• 20/20 GeneSytems Inc., a Rockville, Md.-based cancer diagnostics startup “at the intersection of tumor biomarker diagnostics and big-data healthcare analytics,” has raised $4.5 million in new Series A funding from firms like Ping An Ventures. www.2020genesystems.com
• CourseHorse, a New York-based online platform for finding and enrolling in classes, has raised $4 million in VC funding from Red Ventures. Read more.
• Unmute, a Los Angeles-based open platform where users can host and share interactive phone calls, has raised $2.2 million in seed funding. Greycroft Partners led the round, and was joined by Comcast Ventures, Crosscut Ventures, Betaworks, Greylock, former NBA commissioner David Stern and Walking Dead creator Robert Kirkman.
PRIVATE EQUITY DEALS
• American Apparel has rejected a $300 million takeover bid from Hagan Capital Group, Silver Creek Capital and former CEO Dov Charney. It is unclear if the group will raise its offer for the bankrupt retailer. Read more.
• Cross Country Pipeline Supply Co., an Aurora, Colo.-based portfolio company of Odyssey Investment Partners, has acquired three companies: N2, a Midland, Texas-based provider of nitrogen generation and other integrity testing services to U.S. pipeline contractors and operators; Stone Pump & Trench, a Knoxville, Tenn.-based provider of liquid handling, transfer pumps and trench safety equipment U.S. infrastructure contractors and operators; and Pipeliner’s Warehouse Inc., a Houston-based provider of consumable pipeline construction supplies to the U.S. midstream market. No financial terms were disclosed. www.ccpipeline.com
• Cubico, a joint infrastructure venture of Canadian pension funds OTPP and PSP and Spanish bank Santander, has acquired a pair of Brazilian wind farms for nearly $500 million. Read more.
• Duff & Phelps Corp., a portfolio company of The Carlyle Group, has acquired CounselWorks LLC, a New York-based provider of strategic advisory and regulatory and compliance services to financial institutions. No financial terms were disclosed. www.counselworksllc.com
• EIG Global Energy Partners is taking another stab at buying Canadian-Colombian oil company Pacific Exploration & Production Corp. (TSX: PRE), this time as a distressed debt-for-control rather than a pure equity play.
• IK Investment Partners has agreed to acquire TeleComputing, a Norway-based IT services business, from Ferd Capital. No financial terms were disclosed. www.telecomputing.no
• Kronos Inc., a Chelmsford, Mass.-based HR software company, has acquired Empower Software Solutions, an Orlando, Fla.-based provider of workforce and HR management software, from Lake Capital and Atlanta Equity Investors. No financial terms were disclosed. Kronos shareholders include The Blackstone Group, GIC, JMI Equity and Hellman & Friedman. www.kronos.com
• Marlin Equity Partners has acquired ListenLogic, a Conshohocken, Penn.–based provider of unstructured big data and predictive analytics, social intelligence and real-time risk sensing to large enterprises. No financial terms were disclosed. Marlin plans to merge ListenLogic with existing portfolio company Anexinet Corp. www.listenlogic.com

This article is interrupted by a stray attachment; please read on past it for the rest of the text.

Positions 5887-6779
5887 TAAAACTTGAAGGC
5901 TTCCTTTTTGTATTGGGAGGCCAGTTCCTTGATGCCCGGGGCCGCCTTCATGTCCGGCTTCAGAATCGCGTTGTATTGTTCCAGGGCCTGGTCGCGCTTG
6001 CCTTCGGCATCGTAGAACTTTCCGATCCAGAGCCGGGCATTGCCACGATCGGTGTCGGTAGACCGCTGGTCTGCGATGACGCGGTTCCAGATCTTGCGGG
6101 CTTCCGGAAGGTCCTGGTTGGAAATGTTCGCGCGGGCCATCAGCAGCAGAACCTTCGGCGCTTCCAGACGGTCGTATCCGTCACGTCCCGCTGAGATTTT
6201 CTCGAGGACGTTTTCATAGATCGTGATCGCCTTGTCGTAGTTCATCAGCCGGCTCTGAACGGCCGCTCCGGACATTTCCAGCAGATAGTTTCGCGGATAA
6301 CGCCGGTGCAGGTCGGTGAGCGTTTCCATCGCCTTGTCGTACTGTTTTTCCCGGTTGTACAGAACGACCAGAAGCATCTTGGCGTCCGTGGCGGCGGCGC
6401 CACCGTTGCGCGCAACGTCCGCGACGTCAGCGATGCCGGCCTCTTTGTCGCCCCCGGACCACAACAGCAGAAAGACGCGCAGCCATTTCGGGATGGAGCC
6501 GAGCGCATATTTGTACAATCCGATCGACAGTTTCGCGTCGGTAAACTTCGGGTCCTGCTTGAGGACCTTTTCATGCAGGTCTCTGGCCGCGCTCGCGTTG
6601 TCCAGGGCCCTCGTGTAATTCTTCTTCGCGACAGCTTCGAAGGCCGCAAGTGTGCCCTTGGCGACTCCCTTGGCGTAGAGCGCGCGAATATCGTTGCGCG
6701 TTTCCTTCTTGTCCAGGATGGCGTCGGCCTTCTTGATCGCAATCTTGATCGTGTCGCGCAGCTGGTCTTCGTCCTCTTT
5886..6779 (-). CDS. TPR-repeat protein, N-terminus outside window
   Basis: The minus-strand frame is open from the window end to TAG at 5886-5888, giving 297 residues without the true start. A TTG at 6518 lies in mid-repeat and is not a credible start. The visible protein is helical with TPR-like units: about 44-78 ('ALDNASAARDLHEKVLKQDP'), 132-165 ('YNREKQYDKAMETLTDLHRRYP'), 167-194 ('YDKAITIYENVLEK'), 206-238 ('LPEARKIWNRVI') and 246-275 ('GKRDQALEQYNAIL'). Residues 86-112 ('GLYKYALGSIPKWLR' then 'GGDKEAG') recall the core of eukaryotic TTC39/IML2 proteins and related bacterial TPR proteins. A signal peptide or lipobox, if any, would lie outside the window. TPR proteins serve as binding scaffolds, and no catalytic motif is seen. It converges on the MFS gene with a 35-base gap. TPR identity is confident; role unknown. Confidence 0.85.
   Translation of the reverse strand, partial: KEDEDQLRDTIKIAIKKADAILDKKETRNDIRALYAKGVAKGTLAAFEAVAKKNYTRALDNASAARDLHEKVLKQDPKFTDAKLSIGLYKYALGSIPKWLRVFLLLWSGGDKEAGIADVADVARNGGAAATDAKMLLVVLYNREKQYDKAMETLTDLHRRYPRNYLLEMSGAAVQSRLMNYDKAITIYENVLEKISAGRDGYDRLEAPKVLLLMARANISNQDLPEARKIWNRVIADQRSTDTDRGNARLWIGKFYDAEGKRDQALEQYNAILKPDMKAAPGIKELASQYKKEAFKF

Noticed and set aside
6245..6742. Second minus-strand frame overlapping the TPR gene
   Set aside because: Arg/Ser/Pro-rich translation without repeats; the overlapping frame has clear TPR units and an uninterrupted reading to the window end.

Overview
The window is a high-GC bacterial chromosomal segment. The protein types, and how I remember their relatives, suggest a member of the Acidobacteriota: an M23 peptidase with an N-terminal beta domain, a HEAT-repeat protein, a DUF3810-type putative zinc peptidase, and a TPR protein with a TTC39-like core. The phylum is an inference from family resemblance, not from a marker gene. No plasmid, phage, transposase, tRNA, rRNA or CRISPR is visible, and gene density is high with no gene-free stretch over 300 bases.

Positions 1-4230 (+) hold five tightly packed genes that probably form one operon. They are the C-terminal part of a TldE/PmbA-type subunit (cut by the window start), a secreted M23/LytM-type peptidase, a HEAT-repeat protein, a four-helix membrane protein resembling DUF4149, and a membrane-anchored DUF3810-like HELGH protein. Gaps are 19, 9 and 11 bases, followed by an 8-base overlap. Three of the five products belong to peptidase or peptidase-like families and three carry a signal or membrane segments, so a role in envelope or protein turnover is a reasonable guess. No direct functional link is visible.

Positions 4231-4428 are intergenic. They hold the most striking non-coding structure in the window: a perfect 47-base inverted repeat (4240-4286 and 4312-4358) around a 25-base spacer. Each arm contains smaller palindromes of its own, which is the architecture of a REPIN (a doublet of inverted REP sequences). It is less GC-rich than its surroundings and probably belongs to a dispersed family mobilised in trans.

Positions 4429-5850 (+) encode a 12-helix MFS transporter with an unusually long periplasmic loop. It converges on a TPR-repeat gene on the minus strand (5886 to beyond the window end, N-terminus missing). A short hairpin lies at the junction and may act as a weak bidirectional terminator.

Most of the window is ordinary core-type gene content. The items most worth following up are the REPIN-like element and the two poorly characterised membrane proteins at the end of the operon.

• Centrica PLC (LSE: CAN) is prepping a takeover bid north of €1 billion for Viridian, Northern Ireland’s largest power company which is currently owned by Arcapita, according to the FT. Read more.
• Ness Technologies, a portfolio company of The Rohatyn Group, has agreed to sell its TSG subsidiary to Israel Aerospace Industries and Formula Systems for an undisclosed amount. TSG is an Israel-based provider of command and control, intelligence and homeland security solutions. No financial terms were disclosed. www.ness.com
• American Energy Partners LP, the Oklahoma-based company led by former Chesapeake Energy CEO Aubrey McClendon, has signed a preliminary agreement worth more than $500 million with state-run Argentinian energy firm YPF to explore shale in the Vaca Muerta formation. Read more.
• Brown-Forman (NYSE: BF) has agreed to sell its Southern Comfort and Tuaca spirits brands to Metairie, La.-based Sazerac for $543.5 million. Read more.
• WebMD (Nasdaq: WBMD) yesterday disputed an FT report is exploring a sale of all of part of the company. Read more.
FIRMS & FUNDS
• Saudi Arabia is planning to create a new sovereign wealth fund, according to Reuters. Read more.
Moving In, On & Up
• Aaron DeRose has joined Tempus Global Data, an Ogden, Utah-based atmospheric and environmental data company, as executive VP of corporate development. He previously spent eight years with private equity firm Mercato Partners. www.tempusglobaldata.com
• David Fallace has agreed to join The Investment Fund for Foundations as a managing director overseeing the firm’s “diversifying strategies” unit. He previously was director of special opportunities investments at the Alaska Permanent Fund. www.tiff.org
• Summit Partners has made seven promotions: David Averett, Adam Britt, Andrew Collins, Robert Hassell and Michael Medici were promoted to managing directors; Jesse Lane was promoted to principal and Gabriel Carreiro was promoted to vice president. www.summitpartners.com